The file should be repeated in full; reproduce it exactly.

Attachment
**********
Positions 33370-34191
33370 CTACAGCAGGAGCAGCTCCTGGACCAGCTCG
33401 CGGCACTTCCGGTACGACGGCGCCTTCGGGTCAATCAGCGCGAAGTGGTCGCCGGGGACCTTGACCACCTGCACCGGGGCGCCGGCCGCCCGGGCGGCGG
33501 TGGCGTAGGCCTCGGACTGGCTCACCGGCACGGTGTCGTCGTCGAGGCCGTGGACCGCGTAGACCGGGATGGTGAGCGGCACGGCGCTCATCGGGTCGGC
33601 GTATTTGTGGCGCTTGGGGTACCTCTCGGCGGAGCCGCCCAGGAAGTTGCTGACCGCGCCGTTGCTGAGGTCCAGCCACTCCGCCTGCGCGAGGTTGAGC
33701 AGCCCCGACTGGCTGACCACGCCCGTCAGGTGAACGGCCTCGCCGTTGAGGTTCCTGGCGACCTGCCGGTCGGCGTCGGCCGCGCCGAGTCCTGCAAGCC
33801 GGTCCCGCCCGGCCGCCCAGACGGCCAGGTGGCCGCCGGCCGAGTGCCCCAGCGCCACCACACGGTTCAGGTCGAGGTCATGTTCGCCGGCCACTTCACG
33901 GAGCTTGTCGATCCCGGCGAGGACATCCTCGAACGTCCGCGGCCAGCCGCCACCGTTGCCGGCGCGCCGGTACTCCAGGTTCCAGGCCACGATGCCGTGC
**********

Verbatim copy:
Positions 33370-34191
33370 CTACAGCAGGAGCAGCTCCTGGACCAGCTCG
33401 CGGCACTTCCGGTACGACGGCGCCTTCGGGTCAATCAGCGCGAAGTGGTCGCCGGGGACCTTGACCACCTGCACCGGGGCGCCGGCCGCCCGGGCGGCGG
33501 TGGCGTAGGCCTCGGACTGGCTCACCGGCACGGTGTCGTCGTCGAGGCCGTGGACCGCGTAGACCGGGATGGTGAGCGGCACGGCGCTCATCGGGTCGGC
33601 GTATTTGTGGCGCTTGGGGTACCTCTCGGCGGAGCCGCCCAGGAAGTTGCTGACCGCGCCGTTGCTGAGGTCCAGCCACTCCGCCTGCGCGAGGTTGAGC
33701 AGCCCCGACTGGCTGACCACGCCCGTCAGGTGAACGGCCTCGCCGTTGAGGTTCCTGGCGACCTGCCGGTCGGCGTCGGCCGCGCCGAGTCCTGCAAGCC
33801 GGTCCCGCCCGGCCGCCCAGACGGCCAGGTGGCCGCCGGCCGAGTGCCCCAGCGCCACCACACGGTTCAGGTCGAGGTCATGTTCGCCGGCCACTTCACG
33901 GAGCTTGTCGATCCCGGCGAGGACATCCTCGAACGTCCGCGGCCAGCCGCCACCGTTGCCGGCGCGCCGGTACTCCAGGTTCCAGGCCACGATGCCGTGC